CHARLESTON — Because of an effort led by the West Virginia Access to Justice Commission, the bathrooms on the main floor of the West Virginia Supreme Court of Appeals are now fully accessible for handicapped individuals.
Duane Ruggier, a member of the commission, said the commission was set up in a way to make West Virginia courts more accessible throughout the state.
"The highest court in West Virginia is the Supreme Court, and we thought if we could make the Supreme Court see the importance of accessibility issues to all West Virginians, that would help serve as a catalyst for other courthouses throughout West Virginia in making their courthouses more accessible to all citizens," Ruggier said in an interview with The West Virginia Record. "This is the 30th year anniversary of the ADA. And, after 30 years, we're very hopeful the courthouses will see the importance of accessibility issues and the requirements of accessibility in West Virginia courthouses."
Ruggier, who has multiple sclerosis and uses a wheelchair, said if there is one place that should be accessible to all citizens, it should be the courthouse.
"There are so many important things that go on in the courthouse that all citizens should be allowed to participate in," said Ruggier, an attorney with Pullin, Fowler, Flanagan, Brown & Poe in Charleston. "All handicapped people are looking for — we're not looking for handouts or a free ride or anything like that — we want to do the three P's: we want to park, participate and pee."
Ruggier said you want to get to a place, and in order to get to a place like a courthouse, you need to be able to park close.
"If you happen to have a van, like if you're in a wheelchair, you might need a special parking spot — a wheelchair accessible place," Ruggier said. "Then you've got to be able to participate. If you want to be able to serve on a jury, you have to be able to get into the jury room and the courthouse."
Ruggier said there need to be ramps and accessible pathways.
"All of these are requirements under the ADA," Ruggier said. "You want to be able to get to the circuit clerk's office or the family court if you're going through a divorce."
Ruggier said all of those things are basic parts of living in modern society and that handicap individuals should be allowed to participate in all aspects of modern-day life.
"Bathrooms are of huge importance to everybody, but to handicap individuals, they are particularly important," Ruggier said. "If you're handicapped, you may suddenly have to go to the bathroom and you have to be able to get into the bathroom and you have to be able to sit on the toilet and get back up off the toilet."
Ruggier said handicap grab bars are essential.
"And, you have to be able to get in the bathroom stall — it has to be big enough to get your wheelchair into it and back out of it," Ruggier said. "When I talk about the three P's, here's what actually happens with those individuals: If they can't park, and they can't pee and they can't participate, they don't go."
Ruggier said it's not that handicap individuals complain — they just don't go.
"If you're not able to go, you can't participate in society," Ruggier said. "The ADA requires that handicap individuals be able to participate in society and that is kind of the whole purpose of the Access to Justice Commission."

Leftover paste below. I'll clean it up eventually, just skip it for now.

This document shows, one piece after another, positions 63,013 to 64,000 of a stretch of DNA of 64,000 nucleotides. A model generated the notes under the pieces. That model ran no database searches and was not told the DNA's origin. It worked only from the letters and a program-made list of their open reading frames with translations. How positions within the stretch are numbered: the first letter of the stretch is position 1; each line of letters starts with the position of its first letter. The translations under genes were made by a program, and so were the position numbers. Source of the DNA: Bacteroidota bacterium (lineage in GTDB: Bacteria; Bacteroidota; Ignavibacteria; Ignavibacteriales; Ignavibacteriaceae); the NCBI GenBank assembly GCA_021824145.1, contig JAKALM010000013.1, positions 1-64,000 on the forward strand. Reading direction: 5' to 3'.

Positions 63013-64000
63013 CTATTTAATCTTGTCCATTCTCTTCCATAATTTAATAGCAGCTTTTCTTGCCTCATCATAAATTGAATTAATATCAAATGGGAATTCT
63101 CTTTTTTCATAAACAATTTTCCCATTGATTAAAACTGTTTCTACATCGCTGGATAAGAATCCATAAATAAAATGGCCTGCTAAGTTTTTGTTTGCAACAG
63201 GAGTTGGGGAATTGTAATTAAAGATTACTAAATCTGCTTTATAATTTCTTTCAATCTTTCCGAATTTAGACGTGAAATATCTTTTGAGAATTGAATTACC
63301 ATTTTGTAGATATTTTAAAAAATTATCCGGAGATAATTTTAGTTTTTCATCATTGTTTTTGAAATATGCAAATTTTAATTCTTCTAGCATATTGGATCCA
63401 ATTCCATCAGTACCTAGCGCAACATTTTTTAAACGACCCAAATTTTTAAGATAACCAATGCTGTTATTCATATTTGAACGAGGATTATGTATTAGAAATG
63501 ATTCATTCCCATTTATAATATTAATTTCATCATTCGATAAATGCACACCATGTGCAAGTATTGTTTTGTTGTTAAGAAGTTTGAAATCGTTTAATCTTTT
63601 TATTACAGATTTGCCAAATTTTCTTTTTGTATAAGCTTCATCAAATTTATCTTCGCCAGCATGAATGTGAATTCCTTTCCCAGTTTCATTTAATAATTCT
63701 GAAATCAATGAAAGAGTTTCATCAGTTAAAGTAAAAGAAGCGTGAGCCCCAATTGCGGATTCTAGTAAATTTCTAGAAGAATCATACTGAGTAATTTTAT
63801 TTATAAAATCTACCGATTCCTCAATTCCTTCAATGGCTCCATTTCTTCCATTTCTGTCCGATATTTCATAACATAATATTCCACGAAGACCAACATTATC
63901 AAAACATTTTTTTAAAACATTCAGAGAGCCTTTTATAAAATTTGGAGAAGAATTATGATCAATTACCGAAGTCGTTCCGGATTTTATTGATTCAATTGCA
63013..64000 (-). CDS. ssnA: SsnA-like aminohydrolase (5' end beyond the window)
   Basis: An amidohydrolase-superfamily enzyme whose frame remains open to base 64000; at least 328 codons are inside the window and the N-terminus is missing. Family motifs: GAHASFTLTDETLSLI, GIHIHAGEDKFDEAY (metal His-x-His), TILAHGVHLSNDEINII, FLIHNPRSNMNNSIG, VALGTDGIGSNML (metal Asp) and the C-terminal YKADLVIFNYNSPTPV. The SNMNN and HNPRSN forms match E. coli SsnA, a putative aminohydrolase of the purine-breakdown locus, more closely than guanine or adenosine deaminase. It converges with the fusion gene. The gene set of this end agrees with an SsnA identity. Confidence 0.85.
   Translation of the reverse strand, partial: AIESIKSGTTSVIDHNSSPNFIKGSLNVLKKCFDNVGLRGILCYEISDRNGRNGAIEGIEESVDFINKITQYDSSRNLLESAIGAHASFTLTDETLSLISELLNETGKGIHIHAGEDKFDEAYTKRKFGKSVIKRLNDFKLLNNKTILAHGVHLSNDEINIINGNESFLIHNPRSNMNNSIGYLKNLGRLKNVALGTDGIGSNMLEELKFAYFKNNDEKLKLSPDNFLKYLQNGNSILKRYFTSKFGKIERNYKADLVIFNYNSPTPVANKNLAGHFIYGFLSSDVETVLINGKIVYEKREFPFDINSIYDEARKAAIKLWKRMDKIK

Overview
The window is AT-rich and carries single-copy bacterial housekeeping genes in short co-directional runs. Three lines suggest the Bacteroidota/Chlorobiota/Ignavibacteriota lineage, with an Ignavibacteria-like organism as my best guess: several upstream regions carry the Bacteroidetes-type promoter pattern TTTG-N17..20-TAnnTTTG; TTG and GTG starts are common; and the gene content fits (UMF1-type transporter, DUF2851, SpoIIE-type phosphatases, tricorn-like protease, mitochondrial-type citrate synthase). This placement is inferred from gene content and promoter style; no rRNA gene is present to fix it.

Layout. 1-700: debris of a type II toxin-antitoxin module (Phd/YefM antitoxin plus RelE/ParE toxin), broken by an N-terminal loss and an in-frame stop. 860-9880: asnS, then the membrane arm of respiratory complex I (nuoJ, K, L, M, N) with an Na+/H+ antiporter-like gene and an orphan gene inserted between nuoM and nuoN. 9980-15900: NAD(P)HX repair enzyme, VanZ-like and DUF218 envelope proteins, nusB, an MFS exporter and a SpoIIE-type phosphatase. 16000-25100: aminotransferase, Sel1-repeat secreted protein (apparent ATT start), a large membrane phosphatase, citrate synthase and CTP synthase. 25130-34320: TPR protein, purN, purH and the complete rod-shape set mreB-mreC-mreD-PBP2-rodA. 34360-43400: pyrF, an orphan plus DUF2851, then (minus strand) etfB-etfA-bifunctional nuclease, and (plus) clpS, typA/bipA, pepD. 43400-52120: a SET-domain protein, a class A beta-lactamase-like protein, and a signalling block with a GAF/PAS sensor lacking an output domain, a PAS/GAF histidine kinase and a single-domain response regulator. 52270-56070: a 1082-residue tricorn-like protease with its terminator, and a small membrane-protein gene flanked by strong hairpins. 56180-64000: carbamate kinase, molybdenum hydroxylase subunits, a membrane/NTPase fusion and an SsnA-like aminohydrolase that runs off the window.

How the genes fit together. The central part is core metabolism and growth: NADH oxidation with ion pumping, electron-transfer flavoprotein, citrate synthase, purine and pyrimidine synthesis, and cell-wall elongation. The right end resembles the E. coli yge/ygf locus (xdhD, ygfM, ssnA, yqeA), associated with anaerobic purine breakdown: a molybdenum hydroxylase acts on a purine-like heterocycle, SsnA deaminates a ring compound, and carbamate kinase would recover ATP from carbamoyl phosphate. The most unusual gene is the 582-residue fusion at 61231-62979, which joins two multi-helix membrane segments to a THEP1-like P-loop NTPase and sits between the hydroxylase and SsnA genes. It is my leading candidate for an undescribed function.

Ruggier said the commission was thrilled that the West Virginia Supreme Court agreed to and made the changes to their bathrooms.
"It takes a lot to actually do something and the Supreme Court should be lauded for actually doing it and making the changes and taking the steps that are needed because it's not that people what to actually discriminate against the handicapped, it's just that in order to make things accessible, it costs money sometimes and often folks don't necessarily want to spend the money to make things accessible to all," Ruggier said.
Ruggier said the Supreme Court did that and he and other handicapped individuals, the Access to Justice Commission and the West Virginia University College of Law were very pleased with it.
"We hope it will serve as a catalyst and an example to other courthouses throughout the state," Ruggier said.
Ruggier said the commission also plans to meet with the Supreme Court attorneys to discuss family courtrooms across the state.
"Family courtrooms in West Virginia are still under the purview of the Supreme Court, while the courthouses are through the counties," Ruggier said. "We want to talk about making them accessible. That means bathrooms and are their jury boxes that handicap people can get in."
Ruggier said if you can't get in the jury box, you can't serve on the jury.
"And, you can't be a witness if you can't get in the witness box," Ruggier said. "Or if you're handicapped as a judge, you can't get in the judge's box. You can't serve as the judge."
Ruggier said the state has an aging population and as folks get older, they need walking assistance, whether it's a wheelchair, a cane or a walker.
"It's an issue that will be faced by almost everyone in their lives, which is why this is so important to us," Ruggier said.
The commission is based at the College of Law.
The restroom improvements at the West Virginia Supreme Court include adding grab bars and electronic door buttons and reconfiguring the facilities for wheelchairs.